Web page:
On Being a Mother

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I’m going to shift gears and have a little more insight to my non-writing life. Can’t always be immersed in plots and character sketches, right?

I have a three year old boy. Actually 3 1/2. He’s proud to say he’s almost 4. Then he will be 5, then 6. He’s my angel baby of course! I adore my son for the most part. And am irritated other times. I pulled him out of daycare a month ago. Now he hangs with us old folks who don’t want to play all the time or have time to do so. Anyhow he’s picked up some habits of late:

Calling names. Telling me he doesn’t love me anymore. (Side note: he just climbed on my back and ran off to get his stuffed animal kitty. Now wanting a piggy back ride. Kids!)

I’m back. He’s got some rude habits going on. And now I have to change these things–to teach him better ways to go about things, to learn to respect others. He needs to be taught how to act, how to treat others, and to be kind. He’s such a blank slate. I’m surprised when he just doesn’t get things, or is so off in what he says.

There is beauty in his innocence. In the way he laughs really loud when the adults make a joke and laugh. He just wants to join in. Or the way he thought he scared me this morning and laughed about it, then wanted to cuddle.

Fortunately, the weather of late has been good and we’ve gone to the park. And we have play dates with other children. He needs those times with kids to be a kid. He’s a smart little guy and mischievous too. So much energy–it must be released! He runs a lot. Sweat mats his hair.

Overall, it’s a tough job to be a parent. A full time job! He’s worth it. Mostly, my little guy is a delight. Just needs help going through his stages. I’m a proud momma.

Alone? Scared? Don’t be!

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In writing, it’s easy to hide away and lose yourself in your make-believe world. A lot of time must be spent deep in thought. I had a previous post talking about how difficult it is to venture out and join the writing community. I would like to dedicate this post to the positive reasons in stepping out and taking those chances.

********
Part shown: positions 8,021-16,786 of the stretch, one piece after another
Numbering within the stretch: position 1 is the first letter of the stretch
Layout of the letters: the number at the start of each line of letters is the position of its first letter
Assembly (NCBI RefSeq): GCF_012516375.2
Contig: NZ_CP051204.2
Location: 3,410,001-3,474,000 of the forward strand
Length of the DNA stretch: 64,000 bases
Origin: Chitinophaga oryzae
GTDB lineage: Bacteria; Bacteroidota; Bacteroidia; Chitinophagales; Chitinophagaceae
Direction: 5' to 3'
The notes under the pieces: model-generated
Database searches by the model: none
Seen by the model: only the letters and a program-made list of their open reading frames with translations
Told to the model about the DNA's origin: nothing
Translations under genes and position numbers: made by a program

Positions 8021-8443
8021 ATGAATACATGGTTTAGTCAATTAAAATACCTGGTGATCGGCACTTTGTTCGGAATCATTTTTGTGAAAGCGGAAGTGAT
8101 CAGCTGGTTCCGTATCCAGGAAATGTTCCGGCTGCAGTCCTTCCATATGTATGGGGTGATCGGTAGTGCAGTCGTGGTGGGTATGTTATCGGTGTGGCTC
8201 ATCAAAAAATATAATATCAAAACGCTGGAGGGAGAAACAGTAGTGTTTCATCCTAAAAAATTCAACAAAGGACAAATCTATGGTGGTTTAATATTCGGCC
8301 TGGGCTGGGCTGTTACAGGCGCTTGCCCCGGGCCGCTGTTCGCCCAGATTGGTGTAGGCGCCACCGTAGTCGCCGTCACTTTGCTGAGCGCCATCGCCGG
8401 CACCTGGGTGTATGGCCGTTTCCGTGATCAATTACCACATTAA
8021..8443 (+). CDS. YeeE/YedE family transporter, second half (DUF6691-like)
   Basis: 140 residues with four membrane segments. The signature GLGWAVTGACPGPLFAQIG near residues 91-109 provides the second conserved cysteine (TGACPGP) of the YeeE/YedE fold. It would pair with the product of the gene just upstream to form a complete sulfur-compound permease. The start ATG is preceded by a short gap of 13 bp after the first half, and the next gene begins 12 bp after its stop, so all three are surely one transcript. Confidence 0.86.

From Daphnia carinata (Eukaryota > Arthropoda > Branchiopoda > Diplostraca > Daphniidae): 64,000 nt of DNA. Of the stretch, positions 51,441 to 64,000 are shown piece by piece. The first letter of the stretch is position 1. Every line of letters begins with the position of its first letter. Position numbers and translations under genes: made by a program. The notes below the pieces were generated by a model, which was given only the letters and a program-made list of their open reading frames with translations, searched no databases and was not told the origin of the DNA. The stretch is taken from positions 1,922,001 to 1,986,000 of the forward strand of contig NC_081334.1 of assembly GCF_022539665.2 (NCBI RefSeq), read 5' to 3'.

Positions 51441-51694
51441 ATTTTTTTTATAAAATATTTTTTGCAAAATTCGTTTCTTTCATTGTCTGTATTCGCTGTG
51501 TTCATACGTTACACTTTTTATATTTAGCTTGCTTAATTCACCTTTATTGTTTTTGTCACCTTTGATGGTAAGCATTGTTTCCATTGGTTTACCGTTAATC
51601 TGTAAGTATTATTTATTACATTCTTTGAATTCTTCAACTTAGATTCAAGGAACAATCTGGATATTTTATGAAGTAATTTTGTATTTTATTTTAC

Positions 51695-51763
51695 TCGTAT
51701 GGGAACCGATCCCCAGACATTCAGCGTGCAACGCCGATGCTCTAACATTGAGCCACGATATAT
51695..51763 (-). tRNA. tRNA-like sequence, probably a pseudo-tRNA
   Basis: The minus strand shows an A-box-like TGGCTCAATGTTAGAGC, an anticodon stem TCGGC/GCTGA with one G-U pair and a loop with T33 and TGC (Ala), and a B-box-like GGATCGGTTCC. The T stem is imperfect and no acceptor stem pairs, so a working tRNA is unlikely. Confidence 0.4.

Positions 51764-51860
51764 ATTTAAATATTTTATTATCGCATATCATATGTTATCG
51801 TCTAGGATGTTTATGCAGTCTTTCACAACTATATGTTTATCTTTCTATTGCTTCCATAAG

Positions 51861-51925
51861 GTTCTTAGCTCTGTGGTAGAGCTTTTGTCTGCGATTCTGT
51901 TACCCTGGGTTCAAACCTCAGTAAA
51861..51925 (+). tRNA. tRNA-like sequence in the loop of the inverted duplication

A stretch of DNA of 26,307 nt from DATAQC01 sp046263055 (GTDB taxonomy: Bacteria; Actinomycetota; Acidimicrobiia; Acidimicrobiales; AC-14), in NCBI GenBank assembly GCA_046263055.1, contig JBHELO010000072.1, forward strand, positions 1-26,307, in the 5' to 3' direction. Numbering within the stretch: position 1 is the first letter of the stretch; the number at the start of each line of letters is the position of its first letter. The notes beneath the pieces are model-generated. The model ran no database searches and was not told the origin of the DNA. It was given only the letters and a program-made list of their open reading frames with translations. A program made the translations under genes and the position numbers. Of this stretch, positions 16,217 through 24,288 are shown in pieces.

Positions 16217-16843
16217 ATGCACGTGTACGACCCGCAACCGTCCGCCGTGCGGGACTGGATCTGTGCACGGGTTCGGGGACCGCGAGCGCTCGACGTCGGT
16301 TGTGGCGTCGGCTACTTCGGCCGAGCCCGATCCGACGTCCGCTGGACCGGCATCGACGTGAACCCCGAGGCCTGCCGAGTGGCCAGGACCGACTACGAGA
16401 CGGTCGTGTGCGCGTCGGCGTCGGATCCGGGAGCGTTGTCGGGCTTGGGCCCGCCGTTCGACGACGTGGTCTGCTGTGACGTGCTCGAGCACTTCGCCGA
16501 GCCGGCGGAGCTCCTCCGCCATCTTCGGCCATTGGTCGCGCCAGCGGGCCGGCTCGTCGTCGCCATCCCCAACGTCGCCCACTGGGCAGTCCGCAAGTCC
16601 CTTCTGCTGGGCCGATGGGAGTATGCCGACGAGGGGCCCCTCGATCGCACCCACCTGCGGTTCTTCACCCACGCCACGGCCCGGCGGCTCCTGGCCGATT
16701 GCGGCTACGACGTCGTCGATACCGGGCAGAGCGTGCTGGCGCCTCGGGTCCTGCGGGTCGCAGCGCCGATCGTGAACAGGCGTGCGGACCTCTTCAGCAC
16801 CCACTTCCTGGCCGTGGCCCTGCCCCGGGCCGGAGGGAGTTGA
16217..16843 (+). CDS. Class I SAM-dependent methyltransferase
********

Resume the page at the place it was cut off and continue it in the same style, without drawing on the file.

The first is the feedback from fellow writers and readers. When you get stuck, you can ask people what they think, how they might suggest going forward, and advice on your work in general. They can help support you and encourage your writing. It’s also great to provide that same feedback to others, thus building a writing community.

The second reason for putting yourself out there: if you are a writer seeking publication, then your work will eventually see the light of day. By sharing it with a critique group or partner, you are taking steps to showing the world what you wrote! And that’s pretty exciting. Scary too. It prepares you for the big leagues of publishing.

Finally, it’s wonderful to have camaraderie in the writing community. It’s so beneficial to discuss writing with someone who’s eyes don’t roll in the back of their head. To chat about actual publishing, plot points, and what they think about so and so characters. For the fear I had in joining social media, I’ve met some pretty cool people who keep me motivated, who have great advice to give, and we aren’t alone in our writing.

Thank you all writers out there and keep writing! A special thanks to Amanda over at Amanda’s Nose in a Book.